nificantly to upscaling CE practices and achieving goals of eco-
nomic pillar, in particular SDG 8 (Decent work and economic
growth) and SDG 9 (Industry, innovation and infrastructure).
Another example that demonstrates the cross-cutting nature of
CE practices is SDG 3 (Good Health and Wellbeing). Most tar-
gets under this goal have no relationship with CE practices, but
implementing CE practices under SDG 6 (Water and Sanita-
tion) and SDG 7 (Affordable and Clean Energy) will contribute
meaningfully to progress on health and well-being. Other ex-
amples are targets of SDG 13 (Climate Action) to which CE
practices do not directly contribute. Achieving climate targets
such as 13.2 (“Integrate climate change measures into national
policies, strategies and planning”) would greatly support uptake
of CE practices related to renewable energy and contribute to
achieving energy targets of SDG 7 (see figure 4 below).
The following subsections provide further insights into syn-
ergies and trade-offs in relation to specific CE practices. We
focus the discussion on the CE practices of recycling (including
household waste and e-waste), wastewater recycling and sani-
tation, IS, remanufacturing and repair, reduction and reuse of
products, and CE practices for energy efficiency and renewable
Sustainable Development Goals Synergies and
Trade-Offs Related to Recycling of Municipal
Household Waste and E-Waste
SDG Targets 11.6 and 12.5 both aim at reducing waste and
promote recycling, one of the main CE practices already prac-
ticed widely worldwide. In developing countries, recycling of
Schroeder et al., Circular Economy and SDGs 87
Figure 2 Relationship between circular economy (CE) practices and achieving Sustainable Development Goals (SDG) targets (17 SDGs
with 169 targets in total).
municipal household waste is often carried out by informal sec-
tor workers (Ezeah et al. 2013; Chaturvedi et al. 2015). The
contributions of informal plastic recycling in India to several of
the SDGs have been highlighted by the World Business Council
on Sustainable Development (WBCSD) (WBCSD 2016). The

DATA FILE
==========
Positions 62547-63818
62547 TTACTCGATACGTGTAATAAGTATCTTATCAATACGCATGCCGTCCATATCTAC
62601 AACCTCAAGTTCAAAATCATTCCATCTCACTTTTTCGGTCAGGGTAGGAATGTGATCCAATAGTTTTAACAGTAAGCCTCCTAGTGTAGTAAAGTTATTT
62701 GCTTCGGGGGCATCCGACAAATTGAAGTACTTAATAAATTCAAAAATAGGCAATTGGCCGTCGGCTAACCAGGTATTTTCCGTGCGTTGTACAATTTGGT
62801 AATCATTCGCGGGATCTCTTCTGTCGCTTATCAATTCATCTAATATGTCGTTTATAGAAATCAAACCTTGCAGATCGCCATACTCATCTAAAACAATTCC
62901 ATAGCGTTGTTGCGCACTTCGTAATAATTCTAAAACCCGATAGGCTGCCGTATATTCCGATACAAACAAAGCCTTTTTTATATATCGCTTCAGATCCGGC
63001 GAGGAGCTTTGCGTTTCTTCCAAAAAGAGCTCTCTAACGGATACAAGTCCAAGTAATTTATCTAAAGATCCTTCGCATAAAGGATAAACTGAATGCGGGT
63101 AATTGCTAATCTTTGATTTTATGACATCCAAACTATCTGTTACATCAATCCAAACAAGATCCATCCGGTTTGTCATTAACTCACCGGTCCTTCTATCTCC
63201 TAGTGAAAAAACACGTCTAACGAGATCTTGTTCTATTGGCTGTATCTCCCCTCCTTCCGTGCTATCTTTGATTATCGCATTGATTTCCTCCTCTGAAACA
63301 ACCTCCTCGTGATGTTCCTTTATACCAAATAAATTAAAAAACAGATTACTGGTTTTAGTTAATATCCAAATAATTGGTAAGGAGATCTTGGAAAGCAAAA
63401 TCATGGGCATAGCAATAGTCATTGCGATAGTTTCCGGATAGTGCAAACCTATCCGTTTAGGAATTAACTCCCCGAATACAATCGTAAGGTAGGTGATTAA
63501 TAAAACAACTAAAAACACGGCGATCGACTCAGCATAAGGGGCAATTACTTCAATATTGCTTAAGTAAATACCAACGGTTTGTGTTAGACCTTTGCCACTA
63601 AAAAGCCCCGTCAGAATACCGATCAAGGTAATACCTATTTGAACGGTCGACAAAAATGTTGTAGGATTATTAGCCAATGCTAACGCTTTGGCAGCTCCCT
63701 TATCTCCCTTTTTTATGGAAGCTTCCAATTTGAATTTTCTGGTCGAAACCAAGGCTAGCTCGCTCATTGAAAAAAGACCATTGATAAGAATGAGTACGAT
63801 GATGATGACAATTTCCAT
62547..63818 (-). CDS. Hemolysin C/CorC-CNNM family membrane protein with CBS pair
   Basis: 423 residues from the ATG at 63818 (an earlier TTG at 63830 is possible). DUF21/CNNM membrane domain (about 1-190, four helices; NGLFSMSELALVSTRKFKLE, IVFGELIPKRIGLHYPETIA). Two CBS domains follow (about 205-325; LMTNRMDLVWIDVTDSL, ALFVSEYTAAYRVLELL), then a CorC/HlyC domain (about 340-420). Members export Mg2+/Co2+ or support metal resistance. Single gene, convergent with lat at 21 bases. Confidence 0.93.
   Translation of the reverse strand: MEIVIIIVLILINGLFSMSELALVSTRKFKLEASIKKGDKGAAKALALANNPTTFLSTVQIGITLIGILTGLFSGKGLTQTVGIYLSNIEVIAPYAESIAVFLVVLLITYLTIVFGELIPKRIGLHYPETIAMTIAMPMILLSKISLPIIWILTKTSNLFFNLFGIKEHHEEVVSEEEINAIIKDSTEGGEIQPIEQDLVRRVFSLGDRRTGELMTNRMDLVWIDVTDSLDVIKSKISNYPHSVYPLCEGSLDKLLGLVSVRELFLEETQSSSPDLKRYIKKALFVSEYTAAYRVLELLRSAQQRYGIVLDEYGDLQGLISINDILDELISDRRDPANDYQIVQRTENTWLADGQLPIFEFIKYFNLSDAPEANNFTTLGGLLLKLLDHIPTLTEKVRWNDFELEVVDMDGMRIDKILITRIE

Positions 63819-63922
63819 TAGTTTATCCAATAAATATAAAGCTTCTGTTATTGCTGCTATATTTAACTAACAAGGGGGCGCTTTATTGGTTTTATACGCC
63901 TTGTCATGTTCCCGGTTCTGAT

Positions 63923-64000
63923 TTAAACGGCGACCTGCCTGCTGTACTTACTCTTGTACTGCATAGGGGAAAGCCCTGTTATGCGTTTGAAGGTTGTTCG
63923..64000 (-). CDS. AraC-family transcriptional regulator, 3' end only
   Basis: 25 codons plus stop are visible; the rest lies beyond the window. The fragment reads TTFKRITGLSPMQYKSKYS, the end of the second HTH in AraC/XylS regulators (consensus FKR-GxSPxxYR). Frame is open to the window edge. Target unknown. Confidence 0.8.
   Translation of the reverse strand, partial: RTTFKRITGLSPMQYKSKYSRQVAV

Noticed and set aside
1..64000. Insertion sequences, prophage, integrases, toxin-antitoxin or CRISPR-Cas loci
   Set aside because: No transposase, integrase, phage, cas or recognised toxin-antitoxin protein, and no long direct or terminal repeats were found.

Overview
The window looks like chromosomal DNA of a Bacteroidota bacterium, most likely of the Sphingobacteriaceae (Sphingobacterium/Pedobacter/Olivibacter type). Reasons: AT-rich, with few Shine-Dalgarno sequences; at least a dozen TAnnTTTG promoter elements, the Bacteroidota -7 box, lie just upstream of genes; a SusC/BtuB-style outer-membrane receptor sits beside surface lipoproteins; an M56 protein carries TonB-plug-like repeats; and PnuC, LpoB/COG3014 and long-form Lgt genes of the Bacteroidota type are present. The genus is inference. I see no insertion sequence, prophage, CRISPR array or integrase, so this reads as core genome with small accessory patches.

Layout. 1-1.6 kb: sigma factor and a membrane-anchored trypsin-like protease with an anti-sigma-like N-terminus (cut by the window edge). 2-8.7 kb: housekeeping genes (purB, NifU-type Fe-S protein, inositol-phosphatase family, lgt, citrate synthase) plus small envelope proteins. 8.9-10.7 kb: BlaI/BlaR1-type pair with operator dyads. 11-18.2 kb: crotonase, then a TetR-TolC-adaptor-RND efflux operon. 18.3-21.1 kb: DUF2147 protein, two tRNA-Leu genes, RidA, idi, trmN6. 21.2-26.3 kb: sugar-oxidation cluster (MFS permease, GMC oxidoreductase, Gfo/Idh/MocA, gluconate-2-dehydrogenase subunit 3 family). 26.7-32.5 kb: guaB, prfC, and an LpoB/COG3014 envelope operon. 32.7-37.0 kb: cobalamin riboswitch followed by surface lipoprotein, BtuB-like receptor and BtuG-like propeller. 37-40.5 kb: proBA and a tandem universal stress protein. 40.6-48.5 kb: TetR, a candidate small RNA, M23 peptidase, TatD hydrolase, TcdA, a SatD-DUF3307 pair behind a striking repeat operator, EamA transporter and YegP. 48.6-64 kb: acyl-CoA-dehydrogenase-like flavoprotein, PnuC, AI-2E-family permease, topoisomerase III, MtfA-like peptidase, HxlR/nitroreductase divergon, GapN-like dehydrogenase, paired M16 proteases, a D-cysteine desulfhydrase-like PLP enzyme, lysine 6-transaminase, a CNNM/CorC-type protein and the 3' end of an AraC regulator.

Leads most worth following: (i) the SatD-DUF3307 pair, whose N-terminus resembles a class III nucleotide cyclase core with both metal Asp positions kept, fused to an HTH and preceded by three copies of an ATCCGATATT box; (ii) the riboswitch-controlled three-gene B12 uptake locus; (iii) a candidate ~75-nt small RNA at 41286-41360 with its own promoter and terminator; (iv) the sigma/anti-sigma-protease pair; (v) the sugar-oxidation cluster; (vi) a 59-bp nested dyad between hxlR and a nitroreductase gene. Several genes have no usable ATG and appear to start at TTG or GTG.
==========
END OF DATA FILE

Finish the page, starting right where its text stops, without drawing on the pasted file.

Indian informal sector collects and handles 4.4 Mt of plastics
annually (compared to 0.2 Mt collected by the formal sector);
however, environmental and social externalities such as decent
working conditions are yet to be solved (WBCSD 2016).
E-waste is an even more difficult issue as it has both global
and local dimensions, due to transboundary illegal shipments of
e-waste and local, often informal, recycling activities (Bisschop
2015). Despite its global dimension, e-waste is not specifically
mentioned in the SDG framework. There is a close link between
these recycling activities and the Target 3.9 “substantially re-
duce by 2030 the number of deaths and illnesses from hazardous
chemicals and air, water and soil pollution and contamination.”
E-waste recovery and recycling has significantly lower life cy-
cle impacts and lesser emissions to air, water, and soil than
other options such as incineration or landfilling (W¨
ager et al.
2011). Recycling technologies and processes for e-waste which
do not generate negative environmental impacts and chemi-
cal emissions exist (Li et al. 2007). However, the way most
e-waste recycling operations are carried out at present causes
negative impacts on workers’ health and points to some of the
potential goal conflicts around the CE practice of recycling.
Notions of the social and solidarity economy applied to CE re-
cycling practices can lead to more robust CE strategies toward
environmental and social aims (Moreau et al. 2017), including
protection of workers’ health.
Target 8.8 aims to “protect labour rights and promote
safe and secure working environments for all workers, in
particular women migrants, and those in precarious employ-
ment,” and is highly relevant for informal recycling workers. In
India, according to Annamalai (2015), over 95% of the e-waste
is treated and processed in urban slums where untrained workers
carry out dangerous procedures without protective equipment
and are exposed to a wide range of toxins detrimental to hu-
man health. Even formal e-waste recycling workers in countries
with well-regulated recycling practices such as Sweden have
high exposure to toxic metals (Julander et al. 2014).
An important objective to make CE work for SDG 3 and
SDG 8 would be to eliminate CE practices with negative health
impacts on workers in both informal and formal recycling sec-
tors. This can be achieved by introducing stringent health and